Convert 421 to signed binary, from a base 10 decimal system signed integer number

421(10) to a signed binary = ?

1. Divide the number repeatedly by 2:

Keep track of each remainder.

We stop when we get a quotient that is equal to zero.

  • division = quotient + remainder;
  • 421 ÷ 2 = 210 + 1;
  • 210 ÷ 2 = 105 + 0;
  • 105 ÷ 2 = 52 + 1;
  • 52 ÷ 2 = 26 + 0;
  • 26 ÷ 2 = 13 + 0;
  • 13 ÷ 2 = 6 + 1;
  • 6 ÷ 2 = 3 + 0;
  • 3 ÷ 2 = 1 + 1;
  • 1 ÷ 2 = 0 + 1;

2. Construct the base 2 representation of the positive number:

Take all the remainders starting from the bottom of the list constructed above.

421(10) = 1 1010 0101(2)


3. Determine the signed binary number bit length:

The base 2 number's actual length, in bits: 9.

A signed binary's bit length must be equal to a power of 2, as of:
21 = 2; 22 = 4; 23 = 8; 24 = 16; 25 = 32; 26 = 64; ...

First bit (the leftmost) is reserved for the sign:
0 = positive integer number, 1 = negative integer number

The least number that is:


a power of 2


and is larger than the actual length, 9,


so that the first bit (leftmost) could be zero


(we deal with a positive number at this moment)


is: 16.


4. Positive binary computer representation on 16 bits (2 Bytes):

If needed, add extra 0s in front (to the left) of the base 2 number, up to the required length, 16:

421(10) = 0000 0001 1010 0101


Number 421, a signed integer, converted from decimal system (base 10) to signed binary:

421(10) = 0000 0001 1010 0101

First bit (the leftmost) is reserved for the sign:
0 = positive integer number, 1 = negative integer number

Spaces used to group digits: for binary, by 4.


More operations of this kind:

420 = ? | Signed integer 422 = ?


Convert signed integer numbers from the decimal system (base ten) to signed binary

How to convert a base 10 signed integer number to signed binary:

1) Divide the positive version of number repeatedly by 2, keeping track of each remainder, till getting a quotient that is 0.

2) Construct the base 2 representation by taking the previously calculated remainders starting from the last remainder up to the first one, in that order.

3) Construct the positive binary computer representation so that the first bit is 0.

4) Only if the initial number is negative, change the first bit (the leftmost), from 0 to 1. The leftmost bit is reserved for the sign, 1 = negative, 0 = positive.

Latest signed integer numbers in decimal (base ten) converted to signed binary

421 to signed binary = ? Mar 02 13:14 UTC (GMT)
140,728,604,441,078 to signed binary = ? Mar 02 13:14 UTC (GMT)
1,001,001 to signed binary = ? Mar 02 13:14 UTC (GMT)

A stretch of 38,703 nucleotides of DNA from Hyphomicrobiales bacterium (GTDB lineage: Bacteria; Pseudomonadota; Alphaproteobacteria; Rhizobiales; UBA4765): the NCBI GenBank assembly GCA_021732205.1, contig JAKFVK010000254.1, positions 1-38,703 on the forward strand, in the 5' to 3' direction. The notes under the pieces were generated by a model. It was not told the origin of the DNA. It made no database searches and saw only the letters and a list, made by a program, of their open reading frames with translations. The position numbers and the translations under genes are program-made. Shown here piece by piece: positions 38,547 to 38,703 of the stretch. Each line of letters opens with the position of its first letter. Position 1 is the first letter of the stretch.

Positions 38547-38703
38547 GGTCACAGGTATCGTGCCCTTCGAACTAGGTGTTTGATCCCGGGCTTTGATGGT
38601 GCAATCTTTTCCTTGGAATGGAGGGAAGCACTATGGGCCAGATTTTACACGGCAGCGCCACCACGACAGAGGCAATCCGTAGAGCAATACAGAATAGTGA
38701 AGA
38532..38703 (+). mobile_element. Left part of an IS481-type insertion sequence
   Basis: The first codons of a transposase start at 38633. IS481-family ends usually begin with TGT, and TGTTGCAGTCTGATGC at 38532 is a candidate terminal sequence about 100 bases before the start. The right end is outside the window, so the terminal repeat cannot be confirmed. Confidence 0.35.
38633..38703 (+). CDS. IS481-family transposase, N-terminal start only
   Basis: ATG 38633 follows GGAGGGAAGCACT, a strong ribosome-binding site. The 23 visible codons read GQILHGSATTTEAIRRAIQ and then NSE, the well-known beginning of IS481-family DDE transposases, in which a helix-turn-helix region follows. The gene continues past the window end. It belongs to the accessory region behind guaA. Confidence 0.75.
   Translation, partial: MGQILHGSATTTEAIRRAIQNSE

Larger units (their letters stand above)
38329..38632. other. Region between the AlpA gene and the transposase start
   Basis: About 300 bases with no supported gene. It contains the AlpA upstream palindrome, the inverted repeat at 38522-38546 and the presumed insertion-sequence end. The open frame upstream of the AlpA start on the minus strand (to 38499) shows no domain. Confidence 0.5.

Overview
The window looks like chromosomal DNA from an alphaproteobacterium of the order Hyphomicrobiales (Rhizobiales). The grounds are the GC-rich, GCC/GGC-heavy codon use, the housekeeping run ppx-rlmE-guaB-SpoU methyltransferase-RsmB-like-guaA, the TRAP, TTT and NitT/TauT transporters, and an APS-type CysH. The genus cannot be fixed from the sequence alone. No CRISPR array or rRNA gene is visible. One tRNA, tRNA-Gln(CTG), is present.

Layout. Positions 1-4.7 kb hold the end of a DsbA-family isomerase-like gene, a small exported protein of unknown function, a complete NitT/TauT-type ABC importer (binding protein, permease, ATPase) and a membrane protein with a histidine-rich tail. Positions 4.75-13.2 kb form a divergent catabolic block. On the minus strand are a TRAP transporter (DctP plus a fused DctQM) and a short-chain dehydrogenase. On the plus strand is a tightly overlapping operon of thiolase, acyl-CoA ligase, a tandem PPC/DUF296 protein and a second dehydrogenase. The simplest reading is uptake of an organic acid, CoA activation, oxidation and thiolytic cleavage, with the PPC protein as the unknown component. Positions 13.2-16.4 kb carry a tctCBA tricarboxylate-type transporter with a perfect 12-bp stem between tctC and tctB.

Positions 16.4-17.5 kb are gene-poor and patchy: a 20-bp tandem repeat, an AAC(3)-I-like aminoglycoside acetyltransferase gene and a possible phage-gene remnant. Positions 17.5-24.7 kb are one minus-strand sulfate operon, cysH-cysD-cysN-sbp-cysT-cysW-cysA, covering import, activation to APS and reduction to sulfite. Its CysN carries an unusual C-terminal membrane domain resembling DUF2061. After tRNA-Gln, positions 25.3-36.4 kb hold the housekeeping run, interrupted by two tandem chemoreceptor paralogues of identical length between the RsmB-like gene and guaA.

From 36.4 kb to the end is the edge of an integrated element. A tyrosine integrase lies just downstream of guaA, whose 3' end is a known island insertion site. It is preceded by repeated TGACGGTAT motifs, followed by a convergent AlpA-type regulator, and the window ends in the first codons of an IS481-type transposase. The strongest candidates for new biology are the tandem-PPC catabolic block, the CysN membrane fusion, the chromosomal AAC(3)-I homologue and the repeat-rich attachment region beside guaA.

2,345,565 to signed binary = ? Mar 02 13:14 UTC (GMT)
-7,866,167,861,257 to signed binary = ? Mar 02 13:14 UTC (GMT)
100,110,080 to signed binary = ? Mar 02 13:14 UTC (GMT)
99,999,917 to signed binary = ? Mar 02 13:13 UTC (GMT)
1,000,017 to signed binary = ? Mar 02 13:13 UTC (GMT)
4,051 to signed binary = ? Mar 02 13:13 UTC (GMT)
2,753,069,380,527,988 to signed binary = ? Mar 02 13:13 UTC (GMT)
100,000,100,111,002 to signed binary = ? Mar 02 13:13 UTC (GMT)
110,100,001,110,100 to signed binary = ? Mar 02 13:13 UTC (GMT)
16,895 to signed binary = ? Mar 02 13:12 UTC (GMT)
All decimal positive integers converted to signed binary

How to convert signed integers from decimal system to binary code system

Follow the steps below to convert a signed base ten integer number to signed binary:

  • 1. In a signed binary, first bit (the leftmost) is reserved for sign: 0 = positive integer number, 1 = positive integer number. If the number to be converted is negative, start with its positive version.
  • 2. Divide repeatedly by 2 the positive integer number keeping track of each remainder. STOP when we get a quotient that is ZERO.
  • 3. Construct the base 2 representation of the positive number, by taking all the remainders starting from the bottom of the list constructed above. Thus, the last remainder of the divisions becomes the first symbol (the leftmost) of the base two number, while the first remainder becomes the last symbol (the rightmost).
  • 4. Binary numbers represented in computer language have a length of 4, 8, 16, 32, 64, ... bits (power of 2) - if needed, fill in extra '0' bits in front of the base 2 number (to the left), up to the right length; this way the first bit (the leftmost one) is always '0', as for a positive representation.
  • 5. To get the negative reprezentation of the number, simply switch the first bit (the leftmost one), from '0' to '1'.

Example: convert the negative number -63 from decimal system (base ten) to signed binary code system:

  • 1. Start with the positive version of the number: |-63| = 63;
  • 2. Divide repeatedly 63 by 2, keeping track of each remainder, until we get a quotient that is equal to zero:
    • division = quotient + remainder
    • 63 ÷ 2 = 31 + 1
    • 31 ÷ 2 = 15 + 1
    • 15 ÷ 2 = 7 + 1
    • 7 ÷ 2 = 3 + 1
    • 3 ÷ 2 = 1 + 1
    • 1 ÷ 2 = 0 + 1
  • 3. Construct the base 2 representation of the positive number, by taking all the remainders starting from the bottom of the list constructed above:
    63(10) = 11 1111(2)
  • 4. The actual length of base 2 representation number is 6, so the positive binary computer representation length of the signed binary will take in this case 8 bits (the least power of 2 higher than 6) - add extra '0's in front (to the left), up to the required length; this way the first bit (the leftmost one) is to be '0', as for a positive number:
    63(10) = 0011 1111(2)
  • 5. To get the negative integer number representation simply change the first bit (the leftmost), from '0' to '1':
    -63(10) = 1011 1111
  • Number -63(10), signed integer, converted from decimal system (base 10) to signed binary = 1011 1111